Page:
Are you experiencing attachment issues with your child, and wondering if you made the wrong choice? Don’t give up yet! Remember, adoptive parents do their laboring after they receive their child, to form attachments that should last a lifetime. If you’re looking for help, pick up a copy of “Nurturing Adoption.”  Seek a counselor experienced in working with adoptive families.  Talk to your social worker, who may have ideas that can help you. 

All adoptive families go through periods of adjustment, some right away and others farther down the line. As parents, we need to do everything we can to get our children the help they need to heal from trauma and neglect, without endangering the other children entrusted to us. God bless you!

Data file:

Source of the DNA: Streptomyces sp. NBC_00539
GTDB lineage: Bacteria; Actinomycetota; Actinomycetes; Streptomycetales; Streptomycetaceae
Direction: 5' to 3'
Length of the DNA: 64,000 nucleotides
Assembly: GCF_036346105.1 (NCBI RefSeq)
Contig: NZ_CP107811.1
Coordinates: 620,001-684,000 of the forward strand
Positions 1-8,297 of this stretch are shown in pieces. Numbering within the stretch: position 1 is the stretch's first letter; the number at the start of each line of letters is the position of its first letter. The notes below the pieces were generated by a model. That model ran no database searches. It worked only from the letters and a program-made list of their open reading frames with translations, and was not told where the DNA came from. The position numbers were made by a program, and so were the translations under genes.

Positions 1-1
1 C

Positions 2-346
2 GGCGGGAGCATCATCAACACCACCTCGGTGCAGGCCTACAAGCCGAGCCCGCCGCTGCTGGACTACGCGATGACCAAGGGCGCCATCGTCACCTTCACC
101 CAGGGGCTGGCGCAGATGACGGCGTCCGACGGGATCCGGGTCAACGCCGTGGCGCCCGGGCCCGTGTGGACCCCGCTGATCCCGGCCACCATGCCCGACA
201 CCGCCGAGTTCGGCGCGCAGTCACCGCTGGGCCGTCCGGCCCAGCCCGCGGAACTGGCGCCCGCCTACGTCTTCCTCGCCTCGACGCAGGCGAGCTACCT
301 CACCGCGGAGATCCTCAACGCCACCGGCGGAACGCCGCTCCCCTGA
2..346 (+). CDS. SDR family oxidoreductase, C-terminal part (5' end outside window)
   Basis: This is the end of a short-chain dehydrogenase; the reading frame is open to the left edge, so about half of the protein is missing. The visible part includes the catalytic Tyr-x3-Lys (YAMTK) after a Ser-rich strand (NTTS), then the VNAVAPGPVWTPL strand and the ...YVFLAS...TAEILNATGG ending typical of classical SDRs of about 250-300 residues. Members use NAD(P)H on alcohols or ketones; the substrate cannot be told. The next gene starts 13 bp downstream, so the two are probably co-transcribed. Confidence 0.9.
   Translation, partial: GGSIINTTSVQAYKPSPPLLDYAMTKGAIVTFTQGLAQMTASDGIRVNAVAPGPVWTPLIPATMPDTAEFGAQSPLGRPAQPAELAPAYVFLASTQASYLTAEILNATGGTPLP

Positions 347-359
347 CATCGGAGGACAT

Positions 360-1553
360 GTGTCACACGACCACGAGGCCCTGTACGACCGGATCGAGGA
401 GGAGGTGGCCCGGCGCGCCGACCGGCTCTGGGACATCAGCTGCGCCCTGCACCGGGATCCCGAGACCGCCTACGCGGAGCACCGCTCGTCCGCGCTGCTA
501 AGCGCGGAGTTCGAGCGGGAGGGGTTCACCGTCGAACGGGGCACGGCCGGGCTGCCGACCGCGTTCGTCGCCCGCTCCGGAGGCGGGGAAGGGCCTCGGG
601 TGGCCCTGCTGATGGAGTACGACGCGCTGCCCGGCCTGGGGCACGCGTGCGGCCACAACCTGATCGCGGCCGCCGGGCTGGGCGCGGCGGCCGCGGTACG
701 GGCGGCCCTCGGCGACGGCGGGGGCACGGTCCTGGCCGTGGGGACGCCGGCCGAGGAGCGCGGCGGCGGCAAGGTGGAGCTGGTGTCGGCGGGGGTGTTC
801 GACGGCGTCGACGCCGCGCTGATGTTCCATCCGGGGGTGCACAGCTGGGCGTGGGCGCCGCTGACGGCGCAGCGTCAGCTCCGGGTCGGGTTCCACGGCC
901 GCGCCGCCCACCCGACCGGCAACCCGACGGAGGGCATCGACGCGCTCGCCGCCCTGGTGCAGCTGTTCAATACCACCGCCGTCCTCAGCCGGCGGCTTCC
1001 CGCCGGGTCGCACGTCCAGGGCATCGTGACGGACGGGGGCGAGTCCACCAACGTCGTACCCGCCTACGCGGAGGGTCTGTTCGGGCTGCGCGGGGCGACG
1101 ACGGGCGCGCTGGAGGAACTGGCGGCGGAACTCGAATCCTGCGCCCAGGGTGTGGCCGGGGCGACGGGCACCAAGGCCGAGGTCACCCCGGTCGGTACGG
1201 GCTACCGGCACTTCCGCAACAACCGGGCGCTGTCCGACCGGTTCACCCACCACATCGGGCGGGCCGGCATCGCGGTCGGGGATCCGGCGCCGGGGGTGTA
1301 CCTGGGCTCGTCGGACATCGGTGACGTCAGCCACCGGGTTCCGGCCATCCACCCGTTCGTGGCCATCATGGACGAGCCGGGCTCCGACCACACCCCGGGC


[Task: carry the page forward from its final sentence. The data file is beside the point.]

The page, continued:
EMN Mailbag: “Should I disrupt this adoption?”

Adoption is the sweet fruit that miraculously falls from bitter trees.” (The Call to Adoption, p.153).

I was up early this morning, thinking and praying about a letter I received from a distraught mother, and the little boy she and her husband adopted from Guatemala… we’ll call him “Juan.” This mother “Melody” has a chronic illness, and three biological children who are all under the age of 10. Still, they wanted to adopt. The family labored for three years to bring little Juan home … then discovered he had a history of sexual abuse and neglect.  Continue reading